Is “Human 2.0” really a testament to the greatness of the spirit, or simply a collection of useless features that not only fail to improve on the original, but in fact bar the doors to any kind of evolution that deviates from a particular path?
A case can be made that Social Software contributes to the commodification of knowledge and social interactions, or that it is simply a way for companies to make money off your labor/data. But as we know, there’s more to it than that. Social Software can also embody a set of social practices that are downright, […]
As I have suggested before, we have not done enough in the field of Education and Technology to address Lyotard’s concerns about the commodification of knowledge through the digital technologies we use (commodification means the transformation of things with no monetary value into things with monetary value —or commodities— through their subordination to the logic of capitalism). To put it in alarmist terms that are certain to catch your attention: If we are to take Lyotard’s analysis seriously, the gadgets and gizmos we are currently enamored with —edublogs, eduwikis, eduRSS feeds, and such— are nothing more than the tools of hegemonic capitalism.
Before we forget all about the label Social Software and move on to Web 2.0, 3.0, or whatever comes next, I think it would be useful to dwell a little bit on the use of the word ‘social’ as applied in this term. What does it mean for software to be social? Intuitively, we know that Social Software is software that fulfills some sort of social function, allowing us to form social connections, and perform social activities that give shape to social groups. But as evidenced by the number of times I just used the word ‘social’ to define Social Software, it is clear that what we have here is a tautology: by taking for granted what we understand by ‘social,’ the adjective in question both provides an absolute definition and at the same time manages to define nothing.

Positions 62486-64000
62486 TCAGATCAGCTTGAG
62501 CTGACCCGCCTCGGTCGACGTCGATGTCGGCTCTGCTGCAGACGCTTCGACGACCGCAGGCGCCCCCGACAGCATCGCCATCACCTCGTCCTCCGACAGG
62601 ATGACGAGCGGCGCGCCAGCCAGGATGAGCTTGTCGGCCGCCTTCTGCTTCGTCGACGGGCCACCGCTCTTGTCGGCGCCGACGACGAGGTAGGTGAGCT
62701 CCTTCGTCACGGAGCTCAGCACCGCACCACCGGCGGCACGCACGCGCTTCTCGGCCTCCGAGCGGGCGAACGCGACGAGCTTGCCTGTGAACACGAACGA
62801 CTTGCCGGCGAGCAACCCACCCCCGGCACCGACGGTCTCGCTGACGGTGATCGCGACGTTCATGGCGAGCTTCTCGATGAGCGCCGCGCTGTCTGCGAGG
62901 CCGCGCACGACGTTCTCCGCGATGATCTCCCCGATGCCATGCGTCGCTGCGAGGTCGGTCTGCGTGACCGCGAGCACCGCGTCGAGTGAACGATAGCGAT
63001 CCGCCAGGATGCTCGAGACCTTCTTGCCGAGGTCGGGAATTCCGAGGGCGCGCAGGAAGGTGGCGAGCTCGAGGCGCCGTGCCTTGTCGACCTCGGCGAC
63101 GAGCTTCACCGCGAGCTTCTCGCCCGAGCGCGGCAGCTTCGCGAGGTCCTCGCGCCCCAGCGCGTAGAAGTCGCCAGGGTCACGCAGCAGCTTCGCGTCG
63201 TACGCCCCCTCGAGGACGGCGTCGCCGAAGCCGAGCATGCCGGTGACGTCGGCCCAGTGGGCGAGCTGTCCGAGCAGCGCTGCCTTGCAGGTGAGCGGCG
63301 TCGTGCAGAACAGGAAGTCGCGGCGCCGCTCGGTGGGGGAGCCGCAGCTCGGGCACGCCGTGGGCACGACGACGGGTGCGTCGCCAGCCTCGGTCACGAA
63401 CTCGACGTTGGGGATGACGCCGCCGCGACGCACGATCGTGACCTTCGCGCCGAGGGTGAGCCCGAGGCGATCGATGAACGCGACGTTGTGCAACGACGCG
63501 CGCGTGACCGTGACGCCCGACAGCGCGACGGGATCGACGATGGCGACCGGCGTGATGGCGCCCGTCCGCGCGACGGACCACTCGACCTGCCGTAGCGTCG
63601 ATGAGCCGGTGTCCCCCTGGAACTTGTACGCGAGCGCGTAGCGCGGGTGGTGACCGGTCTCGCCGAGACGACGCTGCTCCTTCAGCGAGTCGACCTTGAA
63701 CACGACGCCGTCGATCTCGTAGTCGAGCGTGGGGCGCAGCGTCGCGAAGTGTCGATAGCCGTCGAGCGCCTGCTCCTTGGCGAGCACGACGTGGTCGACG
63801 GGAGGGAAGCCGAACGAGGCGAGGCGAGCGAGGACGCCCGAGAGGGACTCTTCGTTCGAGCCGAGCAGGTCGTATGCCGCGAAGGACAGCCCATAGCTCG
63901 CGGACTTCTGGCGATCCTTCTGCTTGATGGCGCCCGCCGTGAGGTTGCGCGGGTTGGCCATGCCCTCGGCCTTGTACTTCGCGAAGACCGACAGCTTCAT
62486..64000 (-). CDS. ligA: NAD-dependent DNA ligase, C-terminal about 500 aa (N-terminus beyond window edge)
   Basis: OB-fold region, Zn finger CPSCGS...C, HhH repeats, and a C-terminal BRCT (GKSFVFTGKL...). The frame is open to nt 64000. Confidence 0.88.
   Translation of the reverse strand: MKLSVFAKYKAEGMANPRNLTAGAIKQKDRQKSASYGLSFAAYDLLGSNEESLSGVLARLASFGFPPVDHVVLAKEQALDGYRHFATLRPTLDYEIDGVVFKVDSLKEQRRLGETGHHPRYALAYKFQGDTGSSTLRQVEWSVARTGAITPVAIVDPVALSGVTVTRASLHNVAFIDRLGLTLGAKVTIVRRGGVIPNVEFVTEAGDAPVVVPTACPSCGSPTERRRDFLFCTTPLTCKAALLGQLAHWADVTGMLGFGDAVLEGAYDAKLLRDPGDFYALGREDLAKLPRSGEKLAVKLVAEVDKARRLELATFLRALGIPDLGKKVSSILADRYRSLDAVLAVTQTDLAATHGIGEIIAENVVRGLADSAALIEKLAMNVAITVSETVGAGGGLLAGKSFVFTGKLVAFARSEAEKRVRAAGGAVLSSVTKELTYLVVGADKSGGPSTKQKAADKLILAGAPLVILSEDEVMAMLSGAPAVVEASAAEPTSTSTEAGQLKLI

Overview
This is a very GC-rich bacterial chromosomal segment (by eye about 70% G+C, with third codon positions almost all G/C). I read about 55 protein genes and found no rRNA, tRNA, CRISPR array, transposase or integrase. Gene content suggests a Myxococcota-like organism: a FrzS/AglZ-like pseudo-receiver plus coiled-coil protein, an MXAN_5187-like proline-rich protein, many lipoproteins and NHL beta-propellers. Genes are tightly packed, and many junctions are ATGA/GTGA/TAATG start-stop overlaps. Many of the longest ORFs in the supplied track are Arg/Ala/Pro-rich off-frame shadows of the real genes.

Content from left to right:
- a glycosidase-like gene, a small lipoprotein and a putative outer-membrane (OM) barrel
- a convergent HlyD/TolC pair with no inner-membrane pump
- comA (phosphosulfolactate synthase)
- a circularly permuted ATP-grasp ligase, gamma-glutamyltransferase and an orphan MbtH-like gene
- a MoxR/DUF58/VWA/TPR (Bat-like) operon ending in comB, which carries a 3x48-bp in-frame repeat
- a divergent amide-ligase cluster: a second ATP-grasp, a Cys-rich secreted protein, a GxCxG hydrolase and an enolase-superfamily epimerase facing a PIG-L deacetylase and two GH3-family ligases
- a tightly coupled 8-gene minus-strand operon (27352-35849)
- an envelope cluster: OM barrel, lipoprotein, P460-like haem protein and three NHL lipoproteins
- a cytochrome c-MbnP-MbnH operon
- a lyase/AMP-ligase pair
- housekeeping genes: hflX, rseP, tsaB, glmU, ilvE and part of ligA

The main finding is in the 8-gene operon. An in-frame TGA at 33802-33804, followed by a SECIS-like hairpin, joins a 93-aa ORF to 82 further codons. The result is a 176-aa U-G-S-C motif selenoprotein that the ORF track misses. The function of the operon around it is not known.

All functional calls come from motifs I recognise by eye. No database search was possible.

This post discusses some of the lessons learned during a graduate course I taught at Teachers College, Columbia University. Social Software Affordances was offered during the Fall of 2005, and 13 graduate students from the Communication, Computing and Technology in Education (CCTE) program at TC enrolled in the course. The main goal of the course was for students to acquire proficiency in the use of blogs, wikis, RSS feeds and distributed classification systems while engaging in a critical analysis of the affordances of social software (what the software makes possible and what it impedes). The class also asked students to apply their newly acquired social software skills and knowledge to promote a social cause or project of their choosing. The dynamics and outcomes of the course are discussed below.
by Ulises A. Mejias Abstract Different meanings have been ascribed to the concepts of ‘community’ and ‘network’ throughout history, and particularly since the emergence of the internet. In this paper, I suggest definitions for these two concepts based on how social agency is distributed between humans and code, and outline a set of research categories […]
Wikipedia (http://wikipedia.org/) is the world’s largest online free-content encyclopedia. This means that unlike the content of traditional encyclopedias, such as the Encyclopedia Britannica, the content of Wikipedia is free. But perhaps a more important distinction is that Wikipedia can be edited by anyone, at any time. This may sound counterproductive, as the purpose of an […]
UPDATE: For a response to some comments by James Farmer, Stephen Downes and Ian Kallen, see the bottom of this post. Subtitle: A postscript to my work on Distributed Textual Discourse (DTD) At last year’s 16th Annual Instructional Technology Institute Conference at Utah State University, I presented a paper on Distributed Textual Discourse. DTD is […]
Introduction: Part of the allure of classifying things by assigning tags to them is that the user can give free reign to sloppiness. There is no authority —human or computational— passing judgment on the appropriateness or validity of tags, because tags have to make sense first and foremost to the individual who assigns and uses […]
[The following comments were presented during the War and (Computer/Video) Gaming session at the Occupied Spaces Symposium, Roy H. Park School of Communications, Ithaca College, April 8 and 9, 2005.] First, I want to thank Patty Zimmerann for inviting me to this symposium. Patty played a vital role in my intellectual development when I was […]